“Capitol Hill — Washington, DC” by VinothChandar

It was recently revealed that right-wing organization Turning Points USA bussed as many as 3200 Trump fascists (“80+ buses”) to the Capitol for his event on January 6th and arranged for their accommodation in Washington D.C. to a degree that is still unknown. Now its founder, Charlie Kirk, is wiping his record of support on Twitter and backtracking. It’s a cliché, but one worth repeating here: rats are the first to jump ship. It is also worthwhile to use this moment to correctly measure this political movement’s grassroots credibility and get a sense of what is really at work.

TPUSA…


It’s 8:00pm on the corner of 10th Street and Biscayne Boulevard, just a few hundred yards from Pérez Art Museum, where President Donald Trump is participating in a televised town hall event. Trump and Biden supporters carrying signs and flags are being held on opposite sides of the street by mounted- and bicycle police. Each side has megaphones, chanting, trading slogans, and insulting each other while media records them from the safety of the median. The Trump crowd is a good deal larger than Biden’s; in it is a major figure in the Trumpian landscape — Enrique Tarrio, chairman of…


Election season is truly underway now that a state has held a meltdown-free primary. With another Bernie Sanders victory in New Hampshire behind us, mainstream media outlets that gave his campaign short shrift are finally acknowledging that he is the frontrunner in the race for the Democratic presidential nomination. But as we gear up for another debate (and welcome Michael Bloomberg to the stage after an absurd DNC rule change), let me raise an olive branch to the rest of the field: each has at least some part of their policy platform I can get behind, as demonstrated in the…


In 2016, candidate Trump effectively distinguished himself from his competitors, both in the Republican primary and in the general election, by denouncing their embrace of failed military adventurism. How distant that seems as of last Friday, after he ordered a drone strike on Iranian Major General Qasem Soleimani in Iraq, a blatantly unlawful act by both domestic and international legal standards. I’ve found myself laughing at the absurdity of it, thinking of how the American public needed to be primed with nearly two years of lies before our leaders started a war in our names in 2003. …


“IMG_5530” by cornstalker is licensed under CC BY 2.0

The progressive policy platform today is gaining support, from local office to the Democratic presidential primary. Medicare for All (M4A) is emerging as a pillar of this movement, a bold endeavor to restructure the delivery of healthcare throughout the country. If enacted, every American would receive healthcare free at the point of service, as is the case in most of the developed world. The question that remains is whether such a major change stands a chance in our political climate. Given that our last president just took his shot at reform with the Affordable Care Act (ACA), it’s worth comparing…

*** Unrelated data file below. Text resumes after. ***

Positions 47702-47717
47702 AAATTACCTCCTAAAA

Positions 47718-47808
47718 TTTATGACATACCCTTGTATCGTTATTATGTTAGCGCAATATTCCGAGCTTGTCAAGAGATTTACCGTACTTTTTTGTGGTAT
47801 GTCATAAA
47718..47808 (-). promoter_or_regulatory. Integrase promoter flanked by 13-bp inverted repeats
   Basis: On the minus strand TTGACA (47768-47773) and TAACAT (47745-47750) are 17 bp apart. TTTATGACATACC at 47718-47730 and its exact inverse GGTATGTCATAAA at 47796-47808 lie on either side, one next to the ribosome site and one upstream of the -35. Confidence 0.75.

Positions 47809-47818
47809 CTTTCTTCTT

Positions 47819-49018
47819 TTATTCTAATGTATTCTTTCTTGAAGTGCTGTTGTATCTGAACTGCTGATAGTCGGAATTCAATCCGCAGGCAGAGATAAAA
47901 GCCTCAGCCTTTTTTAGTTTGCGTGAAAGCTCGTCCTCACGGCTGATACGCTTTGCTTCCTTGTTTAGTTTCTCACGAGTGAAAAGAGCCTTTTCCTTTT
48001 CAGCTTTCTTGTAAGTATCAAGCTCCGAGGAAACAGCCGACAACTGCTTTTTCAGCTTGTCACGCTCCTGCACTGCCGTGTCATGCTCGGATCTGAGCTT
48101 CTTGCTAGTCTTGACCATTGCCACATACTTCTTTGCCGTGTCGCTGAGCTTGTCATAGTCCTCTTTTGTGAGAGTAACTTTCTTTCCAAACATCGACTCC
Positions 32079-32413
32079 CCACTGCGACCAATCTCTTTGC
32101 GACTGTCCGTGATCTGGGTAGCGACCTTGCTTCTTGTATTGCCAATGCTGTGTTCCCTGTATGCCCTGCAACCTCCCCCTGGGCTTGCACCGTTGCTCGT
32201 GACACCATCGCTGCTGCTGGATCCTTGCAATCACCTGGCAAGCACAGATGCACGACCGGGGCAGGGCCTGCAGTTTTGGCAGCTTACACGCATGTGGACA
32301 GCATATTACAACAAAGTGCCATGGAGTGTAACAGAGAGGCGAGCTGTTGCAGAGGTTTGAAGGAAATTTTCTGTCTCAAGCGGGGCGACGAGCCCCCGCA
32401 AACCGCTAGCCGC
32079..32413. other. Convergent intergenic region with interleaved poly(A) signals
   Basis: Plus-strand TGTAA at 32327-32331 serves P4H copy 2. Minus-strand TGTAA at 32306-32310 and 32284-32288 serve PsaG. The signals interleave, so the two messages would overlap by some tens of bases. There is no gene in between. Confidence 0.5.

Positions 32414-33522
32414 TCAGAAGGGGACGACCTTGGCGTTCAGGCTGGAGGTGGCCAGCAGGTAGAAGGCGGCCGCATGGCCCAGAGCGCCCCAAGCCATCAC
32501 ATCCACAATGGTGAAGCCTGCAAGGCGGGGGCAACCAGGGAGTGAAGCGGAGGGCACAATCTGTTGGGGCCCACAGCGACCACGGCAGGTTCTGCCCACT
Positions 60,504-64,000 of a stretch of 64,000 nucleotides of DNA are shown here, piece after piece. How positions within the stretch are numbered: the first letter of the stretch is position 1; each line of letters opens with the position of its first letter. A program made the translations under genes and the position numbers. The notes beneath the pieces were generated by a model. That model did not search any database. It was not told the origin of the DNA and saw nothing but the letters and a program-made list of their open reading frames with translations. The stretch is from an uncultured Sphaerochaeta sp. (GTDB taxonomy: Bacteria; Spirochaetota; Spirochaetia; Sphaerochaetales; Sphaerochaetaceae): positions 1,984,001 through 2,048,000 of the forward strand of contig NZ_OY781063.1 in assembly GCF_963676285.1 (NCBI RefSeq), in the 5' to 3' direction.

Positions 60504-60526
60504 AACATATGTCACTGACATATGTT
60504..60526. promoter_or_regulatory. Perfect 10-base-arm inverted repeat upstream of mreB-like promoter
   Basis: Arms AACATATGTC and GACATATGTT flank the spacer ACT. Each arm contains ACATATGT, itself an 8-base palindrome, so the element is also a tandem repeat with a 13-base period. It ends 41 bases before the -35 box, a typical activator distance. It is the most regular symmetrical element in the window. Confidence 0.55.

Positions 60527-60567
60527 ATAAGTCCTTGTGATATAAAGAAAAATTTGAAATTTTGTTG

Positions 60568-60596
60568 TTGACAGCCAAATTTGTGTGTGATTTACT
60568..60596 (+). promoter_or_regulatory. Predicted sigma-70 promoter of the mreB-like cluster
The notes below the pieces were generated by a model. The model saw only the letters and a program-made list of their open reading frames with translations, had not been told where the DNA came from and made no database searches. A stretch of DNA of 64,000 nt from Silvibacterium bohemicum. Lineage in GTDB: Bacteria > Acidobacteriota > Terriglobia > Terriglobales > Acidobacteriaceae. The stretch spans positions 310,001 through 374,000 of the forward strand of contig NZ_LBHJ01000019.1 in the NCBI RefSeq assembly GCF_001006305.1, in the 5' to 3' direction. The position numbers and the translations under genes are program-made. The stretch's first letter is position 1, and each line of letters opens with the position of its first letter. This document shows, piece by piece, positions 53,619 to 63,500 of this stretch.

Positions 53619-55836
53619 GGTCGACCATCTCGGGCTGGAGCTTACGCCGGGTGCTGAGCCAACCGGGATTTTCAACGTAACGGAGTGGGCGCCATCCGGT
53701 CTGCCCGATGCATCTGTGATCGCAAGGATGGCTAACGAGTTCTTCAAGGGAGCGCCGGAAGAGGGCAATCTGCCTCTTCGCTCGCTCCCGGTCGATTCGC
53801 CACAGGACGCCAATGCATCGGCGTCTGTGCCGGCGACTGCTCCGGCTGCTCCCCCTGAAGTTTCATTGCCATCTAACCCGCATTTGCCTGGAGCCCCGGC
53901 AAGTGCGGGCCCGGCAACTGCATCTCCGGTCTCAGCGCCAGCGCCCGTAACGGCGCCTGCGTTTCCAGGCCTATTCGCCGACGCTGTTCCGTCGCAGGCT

It has been a little over a month since Bolivia’s contested election, and about two weeks since Evo Morales, its longest-serving president and first indigenous leader, escaped to Mexico under threat from his own military. A major newspaper like The New York Times holds an enormous responsibility in relating this historic series of events to American and international audiences, and so far, its coverage has proven problematic on multiple fronts. Looking back at the Times’ reporting in cases similar to Bolivia today, this is unfortunately typical of our paper of record.

I looked at NYT articles from around the time…


Nate Silver and his FiveThirtyEight politics blog pride themselves on analytical rigor divorced from ideology, and for a good while, they apparently lived up to that. FiveThirtyEight were very close in their predictions for the 2008 presidential election, and they cemented their reputation by correctly calling every state the next time around in 2012. But it’s been a bumpy road since then. 2016 made fools of most of us, and Silver was no exception, although it should be pointed out that he was less wrong than other prominent outlets. But hey, any statistician will tell you that no one bats…


By AFGE — 2016 National Action Network King Day Breakfast, CC BY 2.0, https://commons.wikimedia.org/w/index.php?curid=76666103

Are certain political careers irredeemable? Ones that didn’t necessarily result in scandal or shame, but where policy decisions that had wide-ranging effects crumble under retrospection? If someone with such a career in public office re-emerges with a genuinely laudable goal, apparently pursued in good faith, how much trust should we have in them? I open with that annoying string of questions because Eric Holder has taken up a new cause in Democratic politics, and I’m not sure how I feel about it.

As Attorney General, Holder was the country’s top law enforcement official in the midst of the financial crisis…


A couple of disheartening news headlines I came across recently have wedged themselves in my mind. The first was concerning a new report from the UN about our cavalier destruction of the world’s wilderness, and how it’s a crisis at least as troubling as the related one of climate change. One of the major causes is land conversion for farming. The second was a link to an article about a BBC nature documentary of said destruction in Borneo, with an orangutan attempting to fight a bulldozer (can we make him a special envoy to the UN?). I have to admit…

David Mazzucchi

David Mazzucchi is a freelance journalist and co-host of the Pod Me Us political podcast. He is an expert of nothing.

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